Then Noah Smith:

As you say, monopoly power could potentially increase the case for stimulus in bad times.

Actually, that’s not what Tyler said, nor is what Tyler said true.  (Now everyone will be annoyed at me.)

One of the fundamental principles of modern macro is that demand-side stimulus cannot solve real problems.  It can overcome problems such as high unemployment caused by sticky wages and prices combined with inadequate spending, but that’s all it can do.  Inefficiencies associated with monopoly are a real problem, and cannot be solved by printing money.  There are actually a number of issues here that need to be disentangled, some of which are quite subtle.

1.   Monopoly is a microeconomic problem, not a macroeconomic problem.  Thus it’s quite possible to have low unemployment rates and high levels of monopolization.  Indeed, I’d argue that’s true in America right now.  Employment in the monopolistic sector is indeed lower than we’d like, but the result of this is not unemployment, it’s workers being employed in the less efficient competitive sector of the economy.  This is important, because the mechanism by which demand stimulus creates growth is by encouraging more employment (not moving workers between sectors).  But we are already at full employment.

2.  Suppose I’m wrong, and monopolization causes the natural rate of unemployment to be higher than otherwise. Say America’s natural unemployment rate rises to French levels, due to monopolization.  Is Tyler correct in that case?  No, demand stimulus is still not called for even if monopolization causes the natural rate of unemployment to be higher than otherwise.  That’s because when you are at the natural rate, demand stimulus basically tricks workers and firms into producing more output than they’d like, by pushing up nominal spending in the face of sticky wages and prices.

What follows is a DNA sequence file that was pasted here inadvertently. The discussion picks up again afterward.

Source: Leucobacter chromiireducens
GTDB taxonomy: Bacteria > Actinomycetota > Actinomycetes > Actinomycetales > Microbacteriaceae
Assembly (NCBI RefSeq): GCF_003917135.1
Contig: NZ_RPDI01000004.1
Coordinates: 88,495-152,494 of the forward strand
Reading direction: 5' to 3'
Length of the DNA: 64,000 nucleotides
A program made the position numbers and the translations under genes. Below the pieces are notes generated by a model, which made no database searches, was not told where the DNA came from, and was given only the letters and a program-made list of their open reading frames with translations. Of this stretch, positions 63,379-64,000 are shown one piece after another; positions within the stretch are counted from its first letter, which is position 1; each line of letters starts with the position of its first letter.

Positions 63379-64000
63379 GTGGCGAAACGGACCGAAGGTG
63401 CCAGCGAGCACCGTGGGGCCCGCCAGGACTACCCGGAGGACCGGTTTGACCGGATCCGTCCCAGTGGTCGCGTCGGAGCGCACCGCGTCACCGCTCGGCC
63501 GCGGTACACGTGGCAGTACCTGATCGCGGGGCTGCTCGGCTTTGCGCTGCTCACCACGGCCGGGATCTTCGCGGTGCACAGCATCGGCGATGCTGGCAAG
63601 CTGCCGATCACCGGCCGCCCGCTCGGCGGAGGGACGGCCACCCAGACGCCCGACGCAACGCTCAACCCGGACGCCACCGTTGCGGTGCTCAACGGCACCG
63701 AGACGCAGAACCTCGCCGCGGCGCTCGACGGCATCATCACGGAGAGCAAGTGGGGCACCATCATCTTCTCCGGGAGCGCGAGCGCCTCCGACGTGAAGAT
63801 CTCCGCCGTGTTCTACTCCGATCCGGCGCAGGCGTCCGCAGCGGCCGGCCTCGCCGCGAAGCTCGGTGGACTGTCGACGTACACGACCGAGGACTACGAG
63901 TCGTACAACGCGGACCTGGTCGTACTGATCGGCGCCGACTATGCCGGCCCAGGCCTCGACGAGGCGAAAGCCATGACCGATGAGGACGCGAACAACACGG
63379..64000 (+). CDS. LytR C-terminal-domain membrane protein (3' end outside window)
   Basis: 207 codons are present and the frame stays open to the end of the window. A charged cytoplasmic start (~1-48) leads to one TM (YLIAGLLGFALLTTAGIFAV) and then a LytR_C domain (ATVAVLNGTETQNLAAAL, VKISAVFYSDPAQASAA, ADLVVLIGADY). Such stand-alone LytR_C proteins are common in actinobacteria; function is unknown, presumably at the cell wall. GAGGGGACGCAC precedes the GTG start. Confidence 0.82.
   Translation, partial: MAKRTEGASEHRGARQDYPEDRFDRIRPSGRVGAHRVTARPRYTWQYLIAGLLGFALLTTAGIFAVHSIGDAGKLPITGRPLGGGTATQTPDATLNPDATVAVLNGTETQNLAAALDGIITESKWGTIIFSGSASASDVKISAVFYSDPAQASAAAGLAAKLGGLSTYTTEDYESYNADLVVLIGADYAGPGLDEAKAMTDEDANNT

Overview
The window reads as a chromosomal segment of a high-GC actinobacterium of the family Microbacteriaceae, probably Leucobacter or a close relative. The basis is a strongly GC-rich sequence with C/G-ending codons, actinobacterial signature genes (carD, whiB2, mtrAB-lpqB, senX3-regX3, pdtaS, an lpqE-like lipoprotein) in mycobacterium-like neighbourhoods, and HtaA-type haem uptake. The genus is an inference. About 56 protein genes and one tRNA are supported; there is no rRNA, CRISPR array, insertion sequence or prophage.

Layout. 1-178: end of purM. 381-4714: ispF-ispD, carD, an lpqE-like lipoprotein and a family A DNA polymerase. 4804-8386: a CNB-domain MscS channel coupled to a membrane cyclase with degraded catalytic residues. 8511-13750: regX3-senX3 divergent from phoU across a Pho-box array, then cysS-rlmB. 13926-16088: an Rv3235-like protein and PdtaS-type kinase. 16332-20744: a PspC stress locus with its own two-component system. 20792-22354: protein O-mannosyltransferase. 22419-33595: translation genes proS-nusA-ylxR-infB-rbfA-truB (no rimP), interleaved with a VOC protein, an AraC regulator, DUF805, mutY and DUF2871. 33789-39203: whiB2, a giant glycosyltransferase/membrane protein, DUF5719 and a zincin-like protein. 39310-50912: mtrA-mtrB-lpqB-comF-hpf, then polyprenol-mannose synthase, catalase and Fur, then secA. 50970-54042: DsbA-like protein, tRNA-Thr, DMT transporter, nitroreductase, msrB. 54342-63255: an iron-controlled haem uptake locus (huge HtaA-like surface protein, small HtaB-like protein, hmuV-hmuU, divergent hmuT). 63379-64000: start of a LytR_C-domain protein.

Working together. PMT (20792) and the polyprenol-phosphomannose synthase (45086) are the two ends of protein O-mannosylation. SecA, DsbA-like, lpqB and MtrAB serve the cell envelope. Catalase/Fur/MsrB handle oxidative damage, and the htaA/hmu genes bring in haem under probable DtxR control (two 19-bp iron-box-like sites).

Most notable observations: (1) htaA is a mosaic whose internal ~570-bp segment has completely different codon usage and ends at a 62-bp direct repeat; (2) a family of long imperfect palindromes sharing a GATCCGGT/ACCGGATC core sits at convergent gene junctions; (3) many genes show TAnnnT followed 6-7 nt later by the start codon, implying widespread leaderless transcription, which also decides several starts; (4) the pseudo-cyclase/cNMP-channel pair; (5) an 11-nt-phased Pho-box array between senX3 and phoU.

So doesn’t that make us better off?  In the short run yes, but only at the cost of being worse off in the long run.  When prices are sticky, demand stimulus can reduce a monopoly’s real price, which is its price relative to NGDP.  But once the monopoly catches on to the higher NGDP, it will raise the real price again.  That might not sound so bad, but it leads to cyclical instability.  Ditto for wage stickiness.  Demand stimulus will give monopolies an incentive to hire more workers, as long as nominal wages are sticky.  That will indeed make the economy more efficient for a short time (this may have been Tyler’s intuition), but at a cost of future instability.

This is why we have independent central banks.  Because our economy is riddled with inefficient policies such as minimum wage laws and taxes on labor, our natural rate of output is suboptimal.  Demand stimulus tricks us into producing more, and we move closer to the optimal position for the economy.  But it’s not sustainable. It’s a sugar rush.  Minimum wages eventually get increased with NGDP, and workers renegotiate contracts.  In the short run, the stimulus really does make us better off as a country (with or without monopoly), but it overheats the economy and leads to a painful recession in future years.  Once mainstream monetarist and New Keynesian economists understood this problem, they decided the best we could do was to keep the economy close to the natural rate of unemployment, and then advocated setting up independent central banks that would be immune from pressure by a corrupt future president that might have a big ego and a short attention span.  (Hmmm . . . . )

Unless I’m mistaken, there is nothing particularly controversial about this post.  Think about a standard NK model, which produces an optimal policy of 2% inflation.  How would the existence of monopoly change the optimal policy?  Make it more expansionary?  But what does that even mean?  In the standard model, money is neutral in the long run.  Going to 3% inflation doesn’t have any long run benefit.  I suppose you could advocate steadily rising inflation, ending up in hyperinflation, but that won’t work if there are any welfare costs of inflation.  In fact, the optimal policy under a NK model is no more expansionary with monopoly than without.

Now I suppose there might be models where the optimal policy is more countercyclical if there is monopoly, and this seems to be what Noah is hinting at.  But that doesn’t help Tyler’s argument, as in that case policy should actually be more contractionary when unemployment is 4.1%.  And I’m not even sure that claim is true; do NK models imply that more weight should be put on output, and lesson inflation, when the economy is more monopolistic? Are there any models that do so?

PS.  Tyler might argue that the monopoly argument was not his view, just the implication of Keynesian models with which he does not agree.  But I’m saying even that’s not true.  The argument he makes is not even an implication of any sound Keynesian model that I’m aware of.

PPS.  I have a new post criticizing proposals to “experiment” with a hot economy, over at Econlog.